Unleash the ADHD: All the Great Ones Did It
I want to play a word-association game. You know, where I say a word and you tell me what the first thing that comes to your mind a la Skyfall. OK. Ready? Here it is:
So what were some of the words that you came up with? Hyper? Problem child? Learning disability? If none of those came to mind, I'm sure you've heard of at least one of those before in relation to ADHD or someone who was dealing with it. But if you asked Dr. Dale Archer, MD, to do the same word association exercise, he would have come up with two words: “overdiagnosed” and “driving force.”
In an article by Patrick A. Coleman at Fatherly, Dr. Archer's ideas about ADHD (from which he suffers) are laid out pretty nicely — nicely in the sense that he argues there is so much good that can come from ADHD.
The facts are these: the condition may indeed affect the sufferer extensively, and it's more than known to last into adulthood. Now, a diagnosis of ADHD doesn't necessarily mean that the sufferer is going to be manically bouncing off the walls all the way into their 40s and 50s. What it does mean, actually, according to Dr. Archer, is that there are at least three [really great] things that people who suffer from ADHD have going for them.
Here's a quick list of the traits that Dr. Archer claims that ADHD sufferers exhibit:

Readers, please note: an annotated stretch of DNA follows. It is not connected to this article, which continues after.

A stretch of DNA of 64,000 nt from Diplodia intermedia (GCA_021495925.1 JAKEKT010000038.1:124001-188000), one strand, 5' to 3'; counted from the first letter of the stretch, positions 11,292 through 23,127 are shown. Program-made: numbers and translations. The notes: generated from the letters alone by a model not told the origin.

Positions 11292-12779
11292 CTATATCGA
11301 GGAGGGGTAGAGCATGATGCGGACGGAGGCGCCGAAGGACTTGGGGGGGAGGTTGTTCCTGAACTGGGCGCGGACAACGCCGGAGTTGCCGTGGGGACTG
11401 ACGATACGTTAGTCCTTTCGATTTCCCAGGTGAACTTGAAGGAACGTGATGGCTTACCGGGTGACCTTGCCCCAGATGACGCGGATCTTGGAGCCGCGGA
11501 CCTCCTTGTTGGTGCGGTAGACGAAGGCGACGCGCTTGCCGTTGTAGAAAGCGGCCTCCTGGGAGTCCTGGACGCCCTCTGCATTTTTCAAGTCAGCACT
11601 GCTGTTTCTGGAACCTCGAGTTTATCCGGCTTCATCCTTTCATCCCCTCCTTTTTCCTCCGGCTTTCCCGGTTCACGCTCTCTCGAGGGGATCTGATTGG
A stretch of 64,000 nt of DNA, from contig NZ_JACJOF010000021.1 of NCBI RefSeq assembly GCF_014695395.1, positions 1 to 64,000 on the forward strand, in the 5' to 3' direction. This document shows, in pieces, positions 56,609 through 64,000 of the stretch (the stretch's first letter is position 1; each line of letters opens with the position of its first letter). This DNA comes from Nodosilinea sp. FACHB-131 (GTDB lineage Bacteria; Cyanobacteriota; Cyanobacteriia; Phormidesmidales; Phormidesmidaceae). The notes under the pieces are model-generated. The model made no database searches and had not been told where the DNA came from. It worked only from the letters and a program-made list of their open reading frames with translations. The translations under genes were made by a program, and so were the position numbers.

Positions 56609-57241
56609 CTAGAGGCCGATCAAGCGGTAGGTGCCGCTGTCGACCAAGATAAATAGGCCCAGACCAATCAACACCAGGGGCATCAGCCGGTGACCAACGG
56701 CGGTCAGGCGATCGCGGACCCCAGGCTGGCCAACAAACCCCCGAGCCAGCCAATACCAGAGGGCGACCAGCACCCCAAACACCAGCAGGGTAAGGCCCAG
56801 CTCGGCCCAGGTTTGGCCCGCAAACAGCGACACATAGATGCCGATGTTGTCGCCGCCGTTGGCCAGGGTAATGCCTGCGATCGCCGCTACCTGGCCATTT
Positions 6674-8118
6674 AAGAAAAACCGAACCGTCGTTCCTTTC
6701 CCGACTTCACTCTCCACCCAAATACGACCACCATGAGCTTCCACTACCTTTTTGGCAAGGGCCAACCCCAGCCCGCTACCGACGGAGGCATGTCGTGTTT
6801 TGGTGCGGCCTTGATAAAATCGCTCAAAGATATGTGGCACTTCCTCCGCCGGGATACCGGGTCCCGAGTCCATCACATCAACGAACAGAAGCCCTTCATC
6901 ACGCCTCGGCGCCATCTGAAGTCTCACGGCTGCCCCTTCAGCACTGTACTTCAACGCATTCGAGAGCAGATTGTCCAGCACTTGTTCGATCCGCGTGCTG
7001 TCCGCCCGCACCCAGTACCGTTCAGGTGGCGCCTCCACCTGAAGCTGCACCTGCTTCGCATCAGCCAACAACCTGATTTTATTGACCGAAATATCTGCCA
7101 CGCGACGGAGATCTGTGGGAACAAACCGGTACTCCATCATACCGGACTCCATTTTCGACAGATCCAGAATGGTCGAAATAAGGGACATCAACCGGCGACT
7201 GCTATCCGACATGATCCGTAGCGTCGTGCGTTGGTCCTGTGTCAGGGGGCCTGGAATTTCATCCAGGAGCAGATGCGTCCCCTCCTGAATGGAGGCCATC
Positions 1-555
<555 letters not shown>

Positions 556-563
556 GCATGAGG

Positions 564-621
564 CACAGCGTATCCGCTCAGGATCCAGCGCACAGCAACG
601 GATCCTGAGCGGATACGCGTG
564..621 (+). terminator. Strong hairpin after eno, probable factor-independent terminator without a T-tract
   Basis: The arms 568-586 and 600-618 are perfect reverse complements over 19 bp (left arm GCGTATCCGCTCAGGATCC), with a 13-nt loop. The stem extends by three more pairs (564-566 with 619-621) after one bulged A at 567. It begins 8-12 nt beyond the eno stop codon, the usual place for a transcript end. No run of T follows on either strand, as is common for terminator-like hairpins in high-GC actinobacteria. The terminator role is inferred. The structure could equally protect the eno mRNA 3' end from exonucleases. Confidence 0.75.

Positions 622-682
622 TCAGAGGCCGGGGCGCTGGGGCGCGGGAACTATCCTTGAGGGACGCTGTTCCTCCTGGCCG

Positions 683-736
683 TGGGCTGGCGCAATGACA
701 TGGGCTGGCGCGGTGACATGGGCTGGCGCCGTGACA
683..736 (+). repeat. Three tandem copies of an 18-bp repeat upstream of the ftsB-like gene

- Kids with ADHD have a different way of thinking about things
- Kids with ADHD demonstrate signs of restlessness and resilience
- Kids with ADHD see chaos as normal, which could be a good or a bad thing
Now, if you want to look at the glass half-empty, “different,” “restlessness,” and “chaos” aren't necessarily favorite words for people when they're explaining their personality. But if you take a positive route in looking at those characteristics, you see a driven, creative, perseverant person that sees success and innovation in the future.
Sure, there's going to be a need for some nurturing and patience from within the home for those ADHD
sufferers “enjoyers.” But there are tons of people that had ADHD and thrived, some of those people being Albert Einstein, Leonardo da Vinci, Beethoven, and a slew of other highly accomplished people.
All of this and potentially more could be your child's if you do one thing that Dr. Archer suggests:
Forego the medication and let the ADHD free!
How do you feel about this? Do you think ADHD has the potential to help people? Do you or your child have ADHD? Let us know!